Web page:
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The A14 Cambridge to Huntingdon improvement scheme takes shape

First publishedin World Highways
April 2017
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A14 Ouse crossing
Artist impresson of A14 crossing the Ouse
Highways England’s project manager gives sneak peek into progress on the UK’s biggest road upgrade now under construction

Road construction workers often find interesting buried items when building roads and the UK’s A14 Cambridge to Huntingdon improvement scheme is proving the point. It’s been less than half a year since construction started on the €1.76 billion A14 scheme, Highways England’s largest ongoing project. Highways England is the wholly government-owned company responsible for modernising, maintaining and operating England’s motorways and major A roads.

Even before main construction started in November 2016, the archaeological team began its work following extensive surveys and trial trenching. The team identified important archaeological remains dating from the prehistoric period through to the Romano-British and medieval periods.

“The trial trenching identified some 350ha of land that our archaeologists would need to look at,” says Chris Griffin, Highway England’s A14 project manager. “Most of the remains show evidence of settlements or industrial activity, including a well-preserved series of Romano-British pottery kilns, some carving tools and even the remains of a cow.”

Above ground, yellow diggers are now a familiar sight along the A14 corridor in Cambridgeshire county, says Griffin. “The narrow lanes, temporary speed limits, cones and barriers we’ve installed allow workers to build accesses for construction traffic and carry out vegetation clearance ahead of the bird nesting season while keeping disruption on the road to a minimum and keeping road users safe.”

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Viaduct across Oust floodplane
Viaduct work across the Ouse and its floodplane

Only overnight lane or carriageway closures - if absolutely necessary - are used. “For instance, if we need to install signs or barriers, carry out pavement surveys or strengthen the carriageway where heavy machinery will need to cross on a regular basis.”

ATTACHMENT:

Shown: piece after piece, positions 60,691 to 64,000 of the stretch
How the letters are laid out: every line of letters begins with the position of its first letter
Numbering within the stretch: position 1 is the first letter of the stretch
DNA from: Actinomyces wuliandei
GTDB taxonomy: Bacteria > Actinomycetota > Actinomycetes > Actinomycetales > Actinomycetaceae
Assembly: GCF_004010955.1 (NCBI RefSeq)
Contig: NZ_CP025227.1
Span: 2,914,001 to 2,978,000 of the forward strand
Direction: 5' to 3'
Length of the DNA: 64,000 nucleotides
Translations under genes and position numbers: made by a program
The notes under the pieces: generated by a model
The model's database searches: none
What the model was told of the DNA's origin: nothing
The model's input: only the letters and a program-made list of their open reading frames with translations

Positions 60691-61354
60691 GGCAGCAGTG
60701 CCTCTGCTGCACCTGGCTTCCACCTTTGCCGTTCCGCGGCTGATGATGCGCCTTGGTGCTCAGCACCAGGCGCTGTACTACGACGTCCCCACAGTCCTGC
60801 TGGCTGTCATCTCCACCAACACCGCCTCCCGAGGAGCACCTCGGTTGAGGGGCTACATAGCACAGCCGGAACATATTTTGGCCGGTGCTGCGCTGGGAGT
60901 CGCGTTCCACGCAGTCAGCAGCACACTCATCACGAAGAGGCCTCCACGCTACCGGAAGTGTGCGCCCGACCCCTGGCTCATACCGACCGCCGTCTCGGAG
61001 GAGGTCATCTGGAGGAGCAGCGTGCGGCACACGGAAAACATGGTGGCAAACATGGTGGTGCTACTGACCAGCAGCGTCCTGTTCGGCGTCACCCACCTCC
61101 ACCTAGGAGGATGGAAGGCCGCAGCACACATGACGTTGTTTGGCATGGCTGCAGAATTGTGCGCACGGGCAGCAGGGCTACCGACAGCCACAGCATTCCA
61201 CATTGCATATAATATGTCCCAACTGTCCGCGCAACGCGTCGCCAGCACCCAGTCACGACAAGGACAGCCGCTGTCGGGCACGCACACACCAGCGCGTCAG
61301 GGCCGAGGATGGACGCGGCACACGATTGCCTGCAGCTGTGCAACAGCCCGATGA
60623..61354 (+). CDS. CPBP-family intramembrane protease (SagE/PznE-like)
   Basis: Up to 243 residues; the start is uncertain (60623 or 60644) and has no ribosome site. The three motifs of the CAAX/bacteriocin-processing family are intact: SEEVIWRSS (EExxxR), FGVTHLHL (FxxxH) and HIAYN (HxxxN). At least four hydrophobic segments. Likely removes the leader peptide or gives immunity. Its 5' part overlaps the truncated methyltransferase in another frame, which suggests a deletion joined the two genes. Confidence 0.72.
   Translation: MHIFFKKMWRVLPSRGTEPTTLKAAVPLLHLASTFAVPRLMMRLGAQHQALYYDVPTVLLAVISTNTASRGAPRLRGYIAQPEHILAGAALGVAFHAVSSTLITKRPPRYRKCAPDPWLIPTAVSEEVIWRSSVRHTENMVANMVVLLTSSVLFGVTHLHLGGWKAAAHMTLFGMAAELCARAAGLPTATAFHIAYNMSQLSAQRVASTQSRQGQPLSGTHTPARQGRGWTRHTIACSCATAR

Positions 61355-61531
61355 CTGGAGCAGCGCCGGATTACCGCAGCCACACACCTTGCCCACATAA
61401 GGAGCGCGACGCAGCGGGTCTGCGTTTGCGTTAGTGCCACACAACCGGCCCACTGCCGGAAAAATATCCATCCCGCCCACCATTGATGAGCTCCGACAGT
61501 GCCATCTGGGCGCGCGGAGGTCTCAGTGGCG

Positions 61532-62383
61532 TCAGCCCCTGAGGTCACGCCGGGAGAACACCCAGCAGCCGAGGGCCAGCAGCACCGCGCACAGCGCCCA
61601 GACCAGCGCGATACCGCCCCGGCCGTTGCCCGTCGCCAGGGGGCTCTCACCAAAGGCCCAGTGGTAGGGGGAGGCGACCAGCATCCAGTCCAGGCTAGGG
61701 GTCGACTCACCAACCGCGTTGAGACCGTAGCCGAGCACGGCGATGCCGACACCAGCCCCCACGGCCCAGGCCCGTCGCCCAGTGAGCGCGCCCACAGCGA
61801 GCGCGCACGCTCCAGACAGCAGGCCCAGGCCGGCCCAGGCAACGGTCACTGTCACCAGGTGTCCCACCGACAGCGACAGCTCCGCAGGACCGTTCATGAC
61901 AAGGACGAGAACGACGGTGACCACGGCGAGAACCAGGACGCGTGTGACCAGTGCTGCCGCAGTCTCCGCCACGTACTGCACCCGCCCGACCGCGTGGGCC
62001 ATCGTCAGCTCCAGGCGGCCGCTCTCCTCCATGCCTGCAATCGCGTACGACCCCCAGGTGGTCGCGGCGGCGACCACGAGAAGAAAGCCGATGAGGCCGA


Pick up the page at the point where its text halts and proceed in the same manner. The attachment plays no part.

CCTV cameras along the A14 manage disruption to road users from a dedicated control room within the scheme’s main compound. “This helps us to stay aware at all times of conditions on the road and to take measures quickly if things don’t go to plan,” he says.

Construction of the viaduct

A significant part of the scheme is a new bypass, including a viaduct over the River Great Ouse, which will run south of Huntingdon. Because it is being built away from the existing A14, road users suffer no disruption other than plant occasionally crossing local roads while travelling along the new construction haul roads.

“Work on this section of the project is progressing well and to schedule. Building the 750m-long River Great Ouse viaduct, which will carry the new A14 across the flood plain and river, is a complex task. The first step has been to install a 52tonne capacity pontoon bridge to allow fully laden dump trucks site access. “This pontoon is allowing us to install a temporary bridge so we can start building the viaduct itself,” explains Griffin.

Construction of the foundations and columns for the viaduct is also under way, with plans for later this year to start installing the steelwork that supports the bridge deck and start casting the 800 concrete panels needed for the viaduct.

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River Great Ouse viaduct
Temporary pontoon bridge for constructing the River Great Ouse viaduct
Giant steel cages are being constructed along the A1 recently. Once these are in place, concrete will be poured around them to form the bridge foundations.

Excavations will be taking place across the scheme throughout 2017 and the team is planning on presenting findings to the local community once the archaeological work is finished. All the felled trees are used as biomass for energy production locally and more trees will be replanted when the project nears completion.

Some disruption, though, has been caused to a local community. Endangered water voles at Alconbury Brook will be rounded up and moved into a nearby newly constructed habitat this spring.

Construction by numbers

• 3 main compounds have been built
• 3.3km of temporary safety barriers installed along the A14, A428 and A1
• 9 earthworks teams are stripping
topsoil along the offline section of the project
• 128 piles have been installed, using nearly 8,000m³ of concrete to create foundations for 5 bridges with foundations for another 23 bridges scheduled
• 6 solar-powered light towers are being trialled for night work
• 42km of temporary barriers installed along the offline section of the project, away from the current road
• 6km of offline haul roads allow construction traffic to move within the site without adding pressure on public roads
• 2km of utility cabling and pipes have been diverted, with another 100km still to come

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